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Antibiotics 2017, 6(4), 35; https://doi.org/10.3390/antibiotics6040035

Nisin in Combination with Cinnamaldehyde and EDTA to Control Growth of Escherichia coli Strains of Swine Origin

1
School of Microbiology, University College Cork, Cork T12 YT20, Ireland
2
Teagasc Food Research Centre, Moorepark, Fermoy, Co., Cork P61 C996, Ireland
3
APC Microbiome Institute, University College Cork, Cork T12 YT20, Ireland
4
Department of Science, Waterford Institute of Technology, Waterford X91 K0EK, Ireland
These authors contributed equally.
*
Authors to whom correspondence should be addressed.
Academic Editor: Leonard Amaral
Received: 14 November 2017 / Revised: 6 December 2017 / Accepted: 7 December 2017 / Published: 12 December 2017
(This article belongs to the Special Issue Top 35 of Antibiotics Travel Awards 2017)
Full-Text   |   PDF [2202 KB, uploaded 12 December 2017]   |  

Abstract

Post-weaning diarrhoea (PWD) due to enterotoxigenic Escherichia coli (ETEC) is an economically important disease in pig production worldwide. Although antibiotics have contributed significantly to mitigate the economic losses caused by PWD, there is major concern over the increased incidence of antimicrobial resistance among bacteria isolated from pigs. Consequently, suitable alternatives that are safe and effective are urgently required. Many naturally occurring compounds, including the antimicrobial peptide nisin and a number of plant essential oils, have been widely studied and are reported to be effective as antimicrobial agents against pathogenic microorganisms. Here, we evaluate the potential of nisin in combination with the essential oil cinnamaldehyde and ethylenediaminetetraacetic acid (EDTA) to control the growth of E. coli strains of swine origin including two characterized as ETEC. The results reveal that the use of nisin (10 μM) with low concentrations of trans-cinnamaldehyde (125 μg/mL) and EDTA (0.25–2%) resulted in extended lag phases of growth compared to when either antimicrobial is used alone. Further analysis through kill curves revealed that an approximate 1-log reduction in E. coli cell counts was observed against the majority of targets tested following 3 h incubation. These results highlight the potential benefits of combining the natural antimicrobial nisin with trans-cinnamaldehyde and EDTA as a new approach for the inhibition of E. coli strains of swine origin. View Full-Text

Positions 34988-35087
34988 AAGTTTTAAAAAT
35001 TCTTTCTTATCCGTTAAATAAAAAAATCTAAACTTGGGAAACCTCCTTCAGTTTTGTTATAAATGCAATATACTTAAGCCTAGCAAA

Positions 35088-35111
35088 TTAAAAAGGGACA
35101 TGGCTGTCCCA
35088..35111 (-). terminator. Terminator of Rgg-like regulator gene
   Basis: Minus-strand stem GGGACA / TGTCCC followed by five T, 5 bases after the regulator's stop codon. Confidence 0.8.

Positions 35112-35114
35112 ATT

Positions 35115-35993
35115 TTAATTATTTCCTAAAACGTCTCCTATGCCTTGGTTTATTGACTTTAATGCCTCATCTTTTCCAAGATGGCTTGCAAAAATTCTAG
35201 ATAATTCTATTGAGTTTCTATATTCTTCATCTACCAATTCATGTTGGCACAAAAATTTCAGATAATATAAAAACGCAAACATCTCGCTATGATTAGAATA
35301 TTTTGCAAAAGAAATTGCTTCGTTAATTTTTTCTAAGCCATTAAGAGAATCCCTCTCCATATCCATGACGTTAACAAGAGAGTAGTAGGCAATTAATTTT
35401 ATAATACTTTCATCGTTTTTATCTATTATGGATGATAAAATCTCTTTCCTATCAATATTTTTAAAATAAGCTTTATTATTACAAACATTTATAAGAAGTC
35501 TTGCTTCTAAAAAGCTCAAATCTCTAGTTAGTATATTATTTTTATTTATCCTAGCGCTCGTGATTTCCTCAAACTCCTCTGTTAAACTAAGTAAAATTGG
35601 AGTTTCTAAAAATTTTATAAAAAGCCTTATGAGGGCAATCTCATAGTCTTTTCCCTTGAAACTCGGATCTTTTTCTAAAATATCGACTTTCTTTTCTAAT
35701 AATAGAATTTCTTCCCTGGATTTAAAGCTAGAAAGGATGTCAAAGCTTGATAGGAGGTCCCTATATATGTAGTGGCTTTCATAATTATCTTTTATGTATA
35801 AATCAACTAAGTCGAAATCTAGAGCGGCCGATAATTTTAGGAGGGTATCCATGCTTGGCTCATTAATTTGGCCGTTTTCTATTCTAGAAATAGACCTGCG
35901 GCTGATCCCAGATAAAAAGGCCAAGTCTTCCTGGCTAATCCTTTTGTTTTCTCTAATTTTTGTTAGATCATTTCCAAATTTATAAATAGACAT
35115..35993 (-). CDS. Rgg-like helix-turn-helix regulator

Keywords: antimicrobial resistance; antibiotics; antimicrobial peptide; enterotoxigenic E. coli; nisin; bacteriocin; essential oil; cinnamaldehyde; EDTA antimicrobial resistance; antibiotics; antimicrobial peptide; enterotoxigenic E. coli; nisin; bacteriocin; essential oil; cinnamaldehyde; EDTA
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This is an open access article distributed under the Creative Commons Attribution License which permits unrestricted use, distribution, and reproduction in any medium, provided the original work is properly cited. (CC BY 4.0).
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Field, D.; Baghou, I.; Rea, M.C.; Gardiner, G.E.; Ross, R.P.; Hill, C. Nisin in Combination with Cinnamaldehyde and EDTA to Control Growth of Escherichia coli Strains of Swine Origin. Antibiotics 2017, 6, 35.

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